Comp. Sys. Org. II, Project 1: Process management
Assigned: Feb. 3
Due: Feb. 24
The first project involves taking an existing simulator for a
toy machine, which runs a single process, and extending it to run
Please note: There is a lot of stuff attached to this project,
but some parts of it is much more important than others, and it will all
make better sense if you work through it in the intended order.
The project is not, technically, very difficult. My solution involved writing
about 80 lines of quite straightforward C code; in a more compressed style, I
imagine you could do it in 40 lines. It requires no difficult mathematical
analysis, only simple features of C, and no clever systems hackery.
What it does require is that
you understand very precisely what the code is
supposed to do.
How to do this assignment
My recommendation would be to do things in the following order.
- 1. If you are not familiar with the UNIX environment running
on the i5 system, make sure that you can log into your i5 account,
and that you can create, compile, and execute a C program on i5.
- 2. Download
the three sample STML programs and
the C code for the Simulated Toy Machine
and make sure that you can compile and run the code on the STML programs.
- 3. Read the
specs for the Simulated Toy Machine
You do NOT have to spend much (or, actually, any)
time reading the section about the STML language.
- 4. Read the
Assignment for Project 1.
At this point, you should have a general idea of what this project entails.
- 5. Work fairly carefully through some of
example inputs and
In particular, you should compare the output, at debugging level 2,
for running two
processes with a given input concurrently against the outputs for running
the same processes with the corresponding inputs individually.
For a start, I would suggest comparing
Multiprogramming example 1 against
STM example 1 and
STM example 2.
You want to get to the point where you understand quite precisely why the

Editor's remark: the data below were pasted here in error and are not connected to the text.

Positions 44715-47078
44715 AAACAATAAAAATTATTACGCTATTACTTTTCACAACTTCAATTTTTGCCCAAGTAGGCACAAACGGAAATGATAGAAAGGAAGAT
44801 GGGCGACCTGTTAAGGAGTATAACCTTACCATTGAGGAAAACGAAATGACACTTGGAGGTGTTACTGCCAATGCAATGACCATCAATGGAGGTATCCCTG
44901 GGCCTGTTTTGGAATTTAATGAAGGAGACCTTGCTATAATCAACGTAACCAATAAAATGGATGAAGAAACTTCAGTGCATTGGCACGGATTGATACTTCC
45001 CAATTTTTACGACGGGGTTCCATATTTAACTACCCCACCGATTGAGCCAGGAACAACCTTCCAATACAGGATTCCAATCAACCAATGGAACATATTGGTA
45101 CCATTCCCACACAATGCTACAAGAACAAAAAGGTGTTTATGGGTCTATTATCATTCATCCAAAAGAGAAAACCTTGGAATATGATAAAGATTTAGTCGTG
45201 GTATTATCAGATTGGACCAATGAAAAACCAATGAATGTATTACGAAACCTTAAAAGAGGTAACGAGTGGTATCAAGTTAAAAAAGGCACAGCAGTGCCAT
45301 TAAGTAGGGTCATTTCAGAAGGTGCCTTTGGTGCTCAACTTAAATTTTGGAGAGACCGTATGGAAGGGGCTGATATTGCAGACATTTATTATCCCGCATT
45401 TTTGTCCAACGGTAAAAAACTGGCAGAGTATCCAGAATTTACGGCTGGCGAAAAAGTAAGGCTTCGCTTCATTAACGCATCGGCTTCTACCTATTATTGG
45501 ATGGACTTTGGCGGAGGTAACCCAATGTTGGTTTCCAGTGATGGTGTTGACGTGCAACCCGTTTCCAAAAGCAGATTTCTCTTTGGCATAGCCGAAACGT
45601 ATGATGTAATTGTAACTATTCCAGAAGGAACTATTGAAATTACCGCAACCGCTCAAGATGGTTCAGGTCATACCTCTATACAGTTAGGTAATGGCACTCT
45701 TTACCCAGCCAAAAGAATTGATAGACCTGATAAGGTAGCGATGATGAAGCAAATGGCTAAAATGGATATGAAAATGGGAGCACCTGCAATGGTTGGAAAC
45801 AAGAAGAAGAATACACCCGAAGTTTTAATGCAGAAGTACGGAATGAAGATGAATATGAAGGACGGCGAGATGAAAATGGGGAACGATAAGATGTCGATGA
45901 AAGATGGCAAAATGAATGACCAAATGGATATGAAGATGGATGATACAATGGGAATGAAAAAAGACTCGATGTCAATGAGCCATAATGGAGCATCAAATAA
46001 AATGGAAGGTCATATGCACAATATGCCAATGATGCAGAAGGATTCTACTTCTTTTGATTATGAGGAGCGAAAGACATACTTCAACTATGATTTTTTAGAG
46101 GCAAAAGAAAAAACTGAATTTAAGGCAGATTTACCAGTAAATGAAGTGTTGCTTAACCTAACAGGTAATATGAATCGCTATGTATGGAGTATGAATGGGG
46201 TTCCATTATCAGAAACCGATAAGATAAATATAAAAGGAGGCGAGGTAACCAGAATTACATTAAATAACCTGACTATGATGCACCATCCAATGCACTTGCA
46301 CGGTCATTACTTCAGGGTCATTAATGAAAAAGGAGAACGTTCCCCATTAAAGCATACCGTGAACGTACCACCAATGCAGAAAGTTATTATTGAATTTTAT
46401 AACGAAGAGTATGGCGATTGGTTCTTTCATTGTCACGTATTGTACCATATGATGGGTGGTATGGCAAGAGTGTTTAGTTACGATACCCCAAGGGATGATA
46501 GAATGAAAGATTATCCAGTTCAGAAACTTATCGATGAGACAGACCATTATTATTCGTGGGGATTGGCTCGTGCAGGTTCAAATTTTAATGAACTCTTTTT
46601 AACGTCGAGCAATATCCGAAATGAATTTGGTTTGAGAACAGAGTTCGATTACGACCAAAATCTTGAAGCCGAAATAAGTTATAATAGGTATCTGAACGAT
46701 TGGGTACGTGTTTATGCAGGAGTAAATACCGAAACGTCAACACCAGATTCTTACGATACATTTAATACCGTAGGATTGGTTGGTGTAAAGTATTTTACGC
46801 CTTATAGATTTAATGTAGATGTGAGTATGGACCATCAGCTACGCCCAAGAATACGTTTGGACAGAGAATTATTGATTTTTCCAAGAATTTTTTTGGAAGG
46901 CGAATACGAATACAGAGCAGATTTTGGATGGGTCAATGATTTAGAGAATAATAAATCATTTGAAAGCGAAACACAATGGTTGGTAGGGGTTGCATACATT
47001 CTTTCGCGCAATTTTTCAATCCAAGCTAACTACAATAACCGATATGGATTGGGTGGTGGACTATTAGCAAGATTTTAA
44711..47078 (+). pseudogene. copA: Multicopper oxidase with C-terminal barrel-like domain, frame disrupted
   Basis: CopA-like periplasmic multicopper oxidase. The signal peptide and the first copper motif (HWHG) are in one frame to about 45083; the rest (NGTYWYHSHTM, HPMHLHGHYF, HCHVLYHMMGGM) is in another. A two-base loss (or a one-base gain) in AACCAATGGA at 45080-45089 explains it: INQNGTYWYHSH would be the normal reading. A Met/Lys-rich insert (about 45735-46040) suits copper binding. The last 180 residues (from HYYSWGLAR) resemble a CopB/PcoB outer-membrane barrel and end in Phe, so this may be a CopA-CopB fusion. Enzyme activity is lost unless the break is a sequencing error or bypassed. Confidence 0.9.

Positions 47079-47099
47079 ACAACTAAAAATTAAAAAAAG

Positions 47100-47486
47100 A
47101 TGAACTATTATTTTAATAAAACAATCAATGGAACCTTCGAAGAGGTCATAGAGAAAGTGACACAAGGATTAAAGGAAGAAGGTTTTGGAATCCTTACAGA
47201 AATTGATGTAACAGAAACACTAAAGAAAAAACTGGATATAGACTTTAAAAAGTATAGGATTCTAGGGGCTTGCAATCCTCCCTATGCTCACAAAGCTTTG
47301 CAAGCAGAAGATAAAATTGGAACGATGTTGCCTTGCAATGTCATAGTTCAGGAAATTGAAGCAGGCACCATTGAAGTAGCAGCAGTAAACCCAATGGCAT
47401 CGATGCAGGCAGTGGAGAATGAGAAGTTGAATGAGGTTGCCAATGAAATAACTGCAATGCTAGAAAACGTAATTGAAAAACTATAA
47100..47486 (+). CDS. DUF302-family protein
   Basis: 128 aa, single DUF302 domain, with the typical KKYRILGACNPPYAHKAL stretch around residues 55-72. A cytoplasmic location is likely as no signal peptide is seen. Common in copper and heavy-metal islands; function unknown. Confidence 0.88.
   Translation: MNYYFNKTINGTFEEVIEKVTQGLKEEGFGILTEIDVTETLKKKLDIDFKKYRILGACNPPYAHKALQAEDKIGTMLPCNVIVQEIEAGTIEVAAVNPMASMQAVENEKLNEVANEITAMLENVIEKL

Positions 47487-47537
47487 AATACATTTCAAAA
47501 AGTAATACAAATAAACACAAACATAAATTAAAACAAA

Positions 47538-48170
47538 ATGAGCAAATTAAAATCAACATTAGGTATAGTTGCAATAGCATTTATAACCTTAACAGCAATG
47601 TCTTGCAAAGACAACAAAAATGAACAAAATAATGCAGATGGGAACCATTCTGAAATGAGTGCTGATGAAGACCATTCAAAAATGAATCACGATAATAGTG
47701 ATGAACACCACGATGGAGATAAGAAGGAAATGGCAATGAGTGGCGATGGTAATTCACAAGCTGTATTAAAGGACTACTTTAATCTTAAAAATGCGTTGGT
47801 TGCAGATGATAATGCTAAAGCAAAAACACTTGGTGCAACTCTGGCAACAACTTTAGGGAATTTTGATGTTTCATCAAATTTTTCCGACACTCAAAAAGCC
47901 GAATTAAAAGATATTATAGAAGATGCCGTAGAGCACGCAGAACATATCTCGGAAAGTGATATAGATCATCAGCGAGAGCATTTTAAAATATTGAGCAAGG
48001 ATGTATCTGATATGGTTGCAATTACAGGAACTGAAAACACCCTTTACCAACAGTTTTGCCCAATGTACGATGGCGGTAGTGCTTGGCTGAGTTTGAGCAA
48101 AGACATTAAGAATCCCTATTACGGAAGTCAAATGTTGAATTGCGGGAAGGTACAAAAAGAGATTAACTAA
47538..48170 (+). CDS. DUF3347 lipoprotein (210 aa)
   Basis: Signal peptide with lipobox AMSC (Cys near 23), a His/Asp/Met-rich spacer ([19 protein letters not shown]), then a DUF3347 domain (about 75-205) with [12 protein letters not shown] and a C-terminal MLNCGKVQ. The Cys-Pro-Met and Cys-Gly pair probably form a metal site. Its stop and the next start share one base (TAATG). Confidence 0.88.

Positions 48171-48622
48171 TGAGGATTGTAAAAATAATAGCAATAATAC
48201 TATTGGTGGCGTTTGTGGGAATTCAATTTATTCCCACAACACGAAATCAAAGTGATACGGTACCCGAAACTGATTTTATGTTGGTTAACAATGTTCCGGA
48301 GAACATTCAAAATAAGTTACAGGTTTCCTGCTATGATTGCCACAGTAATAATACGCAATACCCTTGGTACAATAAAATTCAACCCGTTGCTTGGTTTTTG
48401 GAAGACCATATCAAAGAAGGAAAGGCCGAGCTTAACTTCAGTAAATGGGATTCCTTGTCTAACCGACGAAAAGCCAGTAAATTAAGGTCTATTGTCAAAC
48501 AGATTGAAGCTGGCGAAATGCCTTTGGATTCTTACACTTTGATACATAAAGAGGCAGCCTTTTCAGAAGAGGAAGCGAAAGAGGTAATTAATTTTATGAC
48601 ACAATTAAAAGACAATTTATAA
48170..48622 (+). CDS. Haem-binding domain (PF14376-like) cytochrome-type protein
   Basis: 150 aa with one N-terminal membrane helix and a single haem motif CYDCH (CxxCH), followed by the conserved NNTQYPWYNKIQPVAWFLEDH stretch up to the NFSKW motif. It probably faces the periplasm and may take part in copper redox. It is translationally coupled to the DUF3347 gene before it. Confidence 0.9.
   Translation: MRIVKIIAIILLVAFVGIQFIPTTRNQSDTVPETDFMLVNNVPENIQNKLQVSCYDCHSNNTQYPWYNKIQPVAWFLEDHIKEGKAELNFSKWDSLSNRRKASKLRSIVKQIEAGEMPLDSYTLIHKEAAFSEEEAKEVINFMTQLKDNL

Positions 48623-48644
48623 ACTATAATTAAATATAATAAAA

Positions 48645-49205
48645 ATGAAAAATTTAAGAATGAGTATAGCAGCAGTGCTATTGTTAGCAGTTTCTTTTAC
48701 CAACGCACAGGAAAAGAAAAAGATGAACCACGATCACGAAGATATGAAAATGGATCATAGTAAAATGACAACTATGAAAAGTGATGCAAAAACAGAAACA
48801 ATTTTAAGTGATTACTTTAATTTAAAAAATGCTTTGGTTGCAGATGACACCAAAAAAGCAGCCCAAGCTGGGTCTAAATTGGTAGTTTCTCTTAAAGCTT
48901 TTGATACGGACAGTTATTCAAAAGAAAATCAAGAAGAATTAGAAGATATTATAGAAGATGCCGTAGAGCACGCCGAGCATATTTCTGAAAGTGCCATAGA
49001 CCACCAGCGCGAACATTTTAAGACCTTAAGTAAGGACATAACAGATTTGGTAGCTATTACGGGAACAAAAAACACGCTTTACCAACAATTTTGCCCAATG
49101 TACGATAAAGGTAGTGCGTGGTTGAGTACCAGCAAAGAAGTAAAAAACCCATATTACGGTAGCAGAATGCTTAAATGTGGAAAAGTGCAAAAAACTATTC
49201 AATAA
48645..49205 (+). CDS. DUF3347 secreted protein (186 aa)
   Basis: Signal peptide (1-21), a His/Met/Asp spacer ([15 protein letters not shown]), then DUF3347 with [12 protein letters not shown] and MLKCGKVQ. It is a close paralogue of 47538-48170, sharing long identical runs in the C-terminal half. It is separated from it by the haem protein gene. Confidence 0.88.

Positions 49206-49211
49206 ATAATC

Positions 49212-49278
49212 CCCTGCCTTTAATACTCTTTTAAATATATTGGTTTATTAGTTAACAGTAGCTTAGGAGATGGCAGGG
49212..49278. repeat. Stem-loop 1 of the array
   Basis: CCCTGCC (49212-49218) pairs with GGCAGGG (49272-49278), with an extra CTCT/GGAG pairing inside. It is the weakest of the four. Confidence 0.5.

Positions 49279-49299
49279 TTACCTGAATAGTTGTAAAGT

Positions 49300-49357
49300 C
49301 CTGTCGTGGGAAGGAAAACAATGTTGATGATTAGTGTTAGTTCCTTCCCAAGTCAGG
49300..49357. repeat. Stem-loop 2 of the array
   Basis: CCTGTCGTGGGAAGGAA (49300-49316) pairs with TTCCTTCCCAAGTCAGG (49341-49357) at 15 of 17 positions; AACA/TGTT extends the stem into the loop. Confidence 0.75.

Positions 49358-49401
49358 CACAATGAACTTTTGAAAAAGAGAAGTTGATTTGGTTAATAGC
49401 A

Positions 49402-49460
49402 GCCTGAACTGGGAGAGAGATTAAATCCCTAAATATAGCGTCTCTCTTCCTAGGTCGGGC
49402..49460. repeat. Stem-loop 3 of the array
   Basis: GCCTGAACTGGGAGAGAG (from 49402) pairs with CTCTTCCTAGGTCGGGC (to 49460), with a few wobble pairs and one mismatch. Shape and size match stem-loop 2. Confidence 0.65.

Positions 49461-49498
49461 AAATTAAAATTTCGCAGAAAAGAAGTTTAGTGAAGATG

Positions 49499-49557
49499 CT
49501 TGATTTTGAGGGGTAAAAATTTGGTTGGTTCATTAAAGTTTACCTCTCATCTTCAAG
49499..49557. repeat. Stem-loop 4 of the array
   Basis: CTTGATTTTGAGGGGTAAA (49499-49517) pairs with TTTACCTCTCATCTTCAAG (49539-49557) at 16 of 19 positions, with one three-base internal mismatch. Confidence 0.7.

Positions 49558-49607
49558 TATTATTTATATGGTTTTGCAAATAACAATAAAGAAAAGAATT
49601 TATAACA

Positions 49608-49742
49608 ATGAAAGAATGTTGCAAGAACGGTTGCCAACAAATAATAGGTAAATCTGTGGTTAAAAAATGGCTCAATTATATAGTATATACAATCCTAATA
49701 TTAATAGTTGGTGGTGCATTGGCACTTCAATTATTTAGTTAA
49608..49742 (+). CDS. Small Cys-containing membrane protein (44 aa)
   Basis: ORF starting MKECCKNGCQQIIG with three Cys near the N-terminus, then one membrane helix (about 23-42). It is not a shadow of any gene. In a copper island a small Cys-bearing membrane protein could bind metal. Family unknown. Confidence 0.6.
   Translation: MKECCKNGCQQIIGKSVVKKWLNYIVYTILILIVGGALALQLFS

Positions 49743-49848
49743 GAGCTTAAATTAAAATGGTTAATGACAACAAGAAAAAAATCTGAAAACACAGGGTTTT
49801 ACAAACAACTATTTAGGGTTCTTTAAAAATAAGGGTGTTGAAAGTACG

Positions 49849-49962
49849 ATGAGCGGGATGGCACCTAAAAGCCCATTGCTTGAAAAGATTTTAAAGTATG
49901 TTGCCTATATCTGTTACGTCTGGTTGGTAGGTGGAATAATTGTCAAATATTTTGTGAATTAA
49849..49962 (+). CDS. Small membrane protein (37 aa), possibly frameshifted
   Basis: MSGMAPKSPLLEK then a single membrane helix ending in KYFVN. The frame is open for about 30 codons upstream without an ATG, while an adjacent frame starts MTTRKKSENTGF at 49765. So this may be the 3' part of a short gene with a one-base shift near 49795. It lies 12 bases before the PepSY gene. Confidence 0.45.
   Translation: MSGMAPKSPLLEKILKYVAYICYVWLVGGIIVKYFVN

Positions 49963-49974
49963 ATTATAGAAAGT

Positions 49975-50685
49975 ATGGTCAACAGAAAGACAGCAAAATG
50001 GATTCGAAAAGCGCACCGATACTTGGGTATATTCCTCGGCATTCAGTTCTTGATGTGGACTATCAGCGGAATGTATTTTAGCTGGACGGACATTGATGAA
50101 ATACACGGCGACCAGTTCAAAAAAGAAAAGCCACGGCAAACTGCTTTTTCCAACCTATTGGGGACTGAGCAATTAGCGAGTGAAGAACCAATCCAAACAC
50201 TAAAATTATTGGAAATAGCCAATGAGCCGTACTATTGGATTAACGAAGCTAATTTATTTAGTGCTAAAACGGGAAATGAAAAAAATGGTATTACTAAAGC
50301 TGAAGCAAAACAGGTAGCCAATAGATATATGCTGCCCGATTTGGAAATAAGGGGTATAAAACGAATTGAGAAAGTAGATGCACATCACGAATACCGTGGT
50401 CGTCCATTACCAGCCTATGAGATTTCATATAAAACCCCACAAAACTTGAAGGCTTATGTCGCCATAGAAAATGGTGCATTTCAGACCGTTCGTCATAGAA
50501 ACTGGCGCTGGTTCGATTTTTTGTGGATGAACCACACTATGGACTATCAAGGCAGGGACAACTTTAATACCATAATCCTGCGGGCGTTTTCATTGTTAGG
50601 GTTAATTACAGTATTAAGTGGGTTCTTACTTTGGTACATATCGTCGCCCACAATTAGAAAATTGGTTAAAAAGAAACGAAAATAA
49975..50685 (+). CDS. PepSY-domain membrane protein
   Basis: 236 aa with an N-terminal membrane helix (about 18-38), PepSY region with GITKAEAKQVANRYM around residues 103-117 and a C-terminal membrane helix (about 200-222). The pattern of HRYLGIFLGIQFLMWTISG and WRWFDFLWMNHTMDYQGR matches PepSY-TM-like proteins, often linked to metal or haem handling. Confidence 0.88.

multiprogramming output does what it does. It is unlikely that you have
to work through all the examples.
- 6. Work through the C code provided, and figure out how the relevant
parts of the code work. The internal workings of the procedures "load_stm",
"show_inst", "get_inst", and "exec_inst" do not actually matter to
anything you will be doing, so you do not have to figure out how these
work (not that they're very difficult). You do have to understand what
- 7. Now you can start working on actually writing code for the project.
If you really understand the earlier parts of this, the code writing
should be easy.
You do not at any point have to figure out how the STML programs
work (not that they're very difficult); it is of no relevance
whatever to doing the assignment. However, some people are
uncomfortable unless they understand all aspects of whatever system
they are working on (an attitude that, alas, becomes increasingly difficult
to maintain as you progress in computer science). So I certainly don't
discourage you from working through these simple programs, and I will
be happy to answer questions about them in private discussion
(i.e. not during class time and not on the class mailing list.)
If you have specific, fairly focussed, questions, then the best thing to
do is to email them to the class list, or, if you think that a lot of your
classmates have the same question, during class time. If you are just
generally at sea, and have no idea what's going on, then probably you
should come see me in my office. You can either come during office hours
or make an appointment via email.
I entirely encourage you to discuss any aspect of the project with your
classmates. However, each student MUST write all his/her
own code individually. Any sharing of code will be considered as
CHEATING and dealt with accordingly.
If you take code taken from any source other than the code I have provided
in stm.c, you must acknowledge the source in comments in your code.
Submitting the project
Source code in C, including the code carried over from stm.c,
should be emailed to the grader, Jack Fan
(JackSFan@earthlink.net). Be sure to include your name, email address,
and ID number in a comment at the top of the source code. This project
must be done in C; no other programming language will be accepted.
The project must run on the i5 system.
Please note: Your program will be tested on examples other
than those provided here.
A program that does not compile gets a maximum of 20 points.
A program that does not get as far as beginning execution of each
of the STM modules gets a maximum of 50 points.
Good program structure and adequate commenting are worth 10 points.
Bugs and Errors
Please let me know by email about any bugs in the code or errors in the web
pages as soon as you find them.